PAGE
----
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Question about topological manifolds

  1. Jun 1, 2009 #1
    Does every (continous and second countable) topological manifold have an Euclidean neighbourhood around each of its points whose closure equals the whole manifold?
  2. jcsd
  3. Jun 2, 2009 #2
    In what sense do you mean equals? Diffeomorphic?

    I would think do. The disjoint union of two manifold is a manifold, right? But any neighborhood has only one connected component but the whole manifold has two.

    ETA: Assuming both pieces are of the same dimension.
    Last edited: Jun 2, 2009
  4. Jun 4, 2009 #3
    I meant a manifold that is connected (wrote it as "continuous" by accident).

    By "equals", i mean that the neighbourhood is dense in the manifold.
  5. Jun 4, 2009 #4
    Since the product of two manifolds is a manifold, the torus which is just S1 x S1 is a manifold. But any point has neighborhoods that are contractible, while the whole torus isn't.
  6. Jun 4, 2009 #5
    But on the torus, every point has a neighbourhood (obtained by removing two orthogonal circles from the torus) whose closure is the whole torus, and which is homeomorphic to the plane (can be "flattened" into a rectangle). That's what I mean. By saying that the neighbourhood is "Euclidean", I mean that it is homeomorphic to R^n.
  7. Jun 5, 2009 #6


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    Obviously it's true for all 1-manifolds and all 2-manifolds. And it's true for S^3, T^3 and RP^3. So a counter-example, if it exists, will be found in dimension 3 or greater in a less common manifolds... I'm quite curious as to what the answer is as well.
  8. Jun 14, 2009 #7
    I don't know the full answer but for a Riemannian manifold the cut locus works. The manifold is the union of an open cell and its boundary which is the cut locus. For non-smooth manifolds I am not sure. apparently there are toplogical manifolds that do not have handlebody decompositions. They may be candidates.

    A sub question would be: if a manifold does have a handle body decomposition is it the union of an open cell and its boundary? This should not be too hard.
  9. Jun 14, 2009 #8


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    Consider the set S of all neighbourhoods of a point P which are homeomorphic to the open ball. Try showing that this set has a maximal element (for this you just need to show that the union of a chain in S is again in S). Then that the closure of such a maximal element is the whole manifold.

    I haven't worked through the details, but it seems like this argument should work.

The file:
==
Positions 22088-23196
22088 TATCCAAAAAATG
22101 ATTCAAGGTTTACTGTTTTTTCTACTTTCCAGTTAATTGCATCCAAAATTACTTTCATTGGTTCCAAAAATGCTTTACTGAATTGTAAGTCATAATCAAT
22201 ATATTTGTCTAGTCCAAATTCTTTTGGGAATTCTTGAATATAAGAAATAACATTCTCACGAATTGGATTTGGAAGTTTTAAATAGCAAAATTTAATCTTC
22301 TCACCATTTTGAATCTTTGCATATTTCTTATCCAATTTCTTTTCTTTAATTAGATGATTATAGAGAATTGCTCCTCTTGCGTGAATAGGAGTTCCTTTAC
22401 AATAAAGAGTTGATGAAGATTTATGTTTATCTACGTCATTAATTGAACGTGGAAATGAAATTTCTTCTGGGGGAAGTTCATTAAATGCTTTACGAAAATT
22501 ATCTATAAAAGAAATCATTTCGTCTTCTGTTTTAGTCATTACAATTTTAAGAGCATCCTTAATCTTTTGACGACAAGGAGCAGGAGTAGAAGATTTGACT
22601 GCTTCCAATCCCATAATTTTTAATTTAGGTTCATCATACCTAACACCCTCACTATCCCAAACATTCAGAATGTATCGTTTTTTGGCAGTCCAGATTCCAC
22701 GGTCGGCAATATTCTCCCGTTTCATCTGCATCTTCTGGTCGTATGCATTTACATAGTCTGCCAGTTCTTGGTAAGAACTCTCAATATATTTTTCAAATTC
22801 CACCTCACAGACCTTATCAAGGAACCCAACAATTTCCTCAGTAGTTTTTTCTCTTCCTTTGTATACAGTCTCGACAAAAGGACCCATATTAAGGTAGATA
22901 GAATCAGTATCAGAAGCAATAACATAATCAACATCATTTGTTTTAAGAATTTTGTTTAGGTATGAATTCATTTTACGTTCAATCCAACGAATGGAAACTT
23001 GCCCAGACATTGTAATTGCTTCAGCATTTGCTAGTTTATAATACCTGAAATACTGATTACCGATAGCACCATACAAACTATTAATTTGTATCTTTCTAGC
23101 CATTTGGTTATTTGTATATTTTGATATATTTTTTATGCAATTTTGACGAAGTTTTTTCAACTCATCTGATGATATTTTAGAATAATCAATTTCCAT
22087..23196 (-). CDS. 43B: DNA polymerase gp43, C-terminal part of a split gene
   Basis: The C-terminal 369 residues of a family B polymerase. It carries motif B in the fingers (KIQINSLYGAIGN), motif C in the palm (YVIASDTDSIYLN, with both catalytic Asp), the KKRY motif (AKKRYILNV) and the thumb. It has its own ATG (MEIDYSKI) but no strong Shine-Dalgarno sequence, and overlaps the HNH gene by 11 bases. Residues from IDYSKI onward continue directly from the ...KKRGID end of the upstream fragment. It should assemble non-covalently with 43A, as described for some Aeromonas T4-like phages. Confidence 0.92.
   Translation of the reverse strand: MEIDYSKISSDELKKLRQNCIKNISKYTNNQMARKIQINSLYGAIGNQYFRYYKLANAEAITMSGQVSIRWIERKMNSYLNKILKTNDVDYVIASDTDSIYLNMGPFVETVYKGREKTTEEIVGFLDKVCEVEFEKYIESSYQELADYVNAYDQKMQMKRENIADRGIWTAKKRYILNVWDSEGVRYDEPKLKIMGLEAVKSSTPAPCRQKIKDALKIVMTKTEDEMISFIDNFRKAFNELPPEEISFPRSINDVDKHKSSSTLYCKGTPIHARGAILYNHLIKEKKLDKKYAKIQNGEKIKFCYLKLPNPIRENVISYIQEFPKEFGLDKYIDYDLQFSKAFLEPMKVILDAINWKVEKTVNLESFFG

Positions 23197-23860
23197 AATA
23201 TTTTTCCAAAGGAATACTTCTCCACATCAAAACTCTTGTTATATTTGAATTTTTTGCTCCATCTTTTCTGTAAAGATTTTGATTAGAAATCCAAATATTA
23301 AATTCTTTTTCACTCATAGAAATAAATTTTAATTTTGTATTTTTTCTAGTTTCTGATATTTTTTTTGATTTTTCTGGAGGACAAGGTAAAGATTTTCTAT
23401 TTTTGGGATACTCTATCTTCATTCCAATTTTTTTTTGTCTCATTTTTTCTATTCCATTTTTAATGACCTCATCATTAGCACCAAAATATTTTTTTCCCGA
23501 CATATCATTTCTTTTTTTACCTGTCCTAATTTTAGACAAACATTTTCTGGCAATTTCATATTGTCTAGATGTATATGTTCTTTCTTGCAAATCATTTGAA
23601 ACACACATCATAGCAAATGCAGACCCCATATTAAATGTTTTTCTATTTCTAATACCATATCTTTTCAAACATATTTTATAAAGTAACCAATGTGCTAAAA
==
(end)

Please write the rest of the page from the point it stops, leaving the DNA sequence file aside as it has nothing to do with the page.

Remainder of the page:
10. Jun 14, 2009 #9
    I like that idea
  11. Jun 14, 2009 #10


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    Thinking a bit more about my idea for a proof, the following statement can be proven

    - if S is a nonempty collection of subsets of the manifold which are each homeomorphic to Rn, and totally ordered (by inclusion), then the union of S is also homeomorphic to Rn.

    This can be done by applying the generalized http://en.wikipedia.org/wiki/Jordan%E2%80%93Sch%C3%B6nflies_theorem" [Broken] to 'glue' together the different homeomorphisms. It follows that any open subset homeomorphic to Rn is contained in a maximal such subset.

    The question of whether such a maximal euclidean neighbourhood has closure equal to the entire manifold still remains.
    Last edited by a moderator: May 4, 2017
  12. Jun 14, 2009 #11
    Interesting. One can have a nested chain of open disks in a manifold whose union does not have the whole manifold as its boundary.

    Take the height function on a torus standing on end on the the plane. From the bottom, f(x) < a, for a small enough is a a nested sequence of open disks that has a figure eight as its boundary and leaves out all of the torus above the first saddle point of f.
  13. Jun 14, 2009 #12


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    Well, the unit open ball in Rn is the nested union of the open balls {x:|x|<a} for a < 1. It follows that every Euclidean neighborhood is a nested union of such neighborhoods.
    Your example shows that the boundary of such a neighborhood can be a figure of eight, but it isn't maximal.

    Showing that a Euclidean neighborhood whose closure isn't the entire manifold can be enlarged sounds difficult. This is because the boundary of the neighbourhood can be very complicated, and fractal-like.
  14. Jun 14, 2009 #13
    Yeah but showing that you can always cross the boundary to create a larger open ball does not seem easy. Maybe its doesn't always work.
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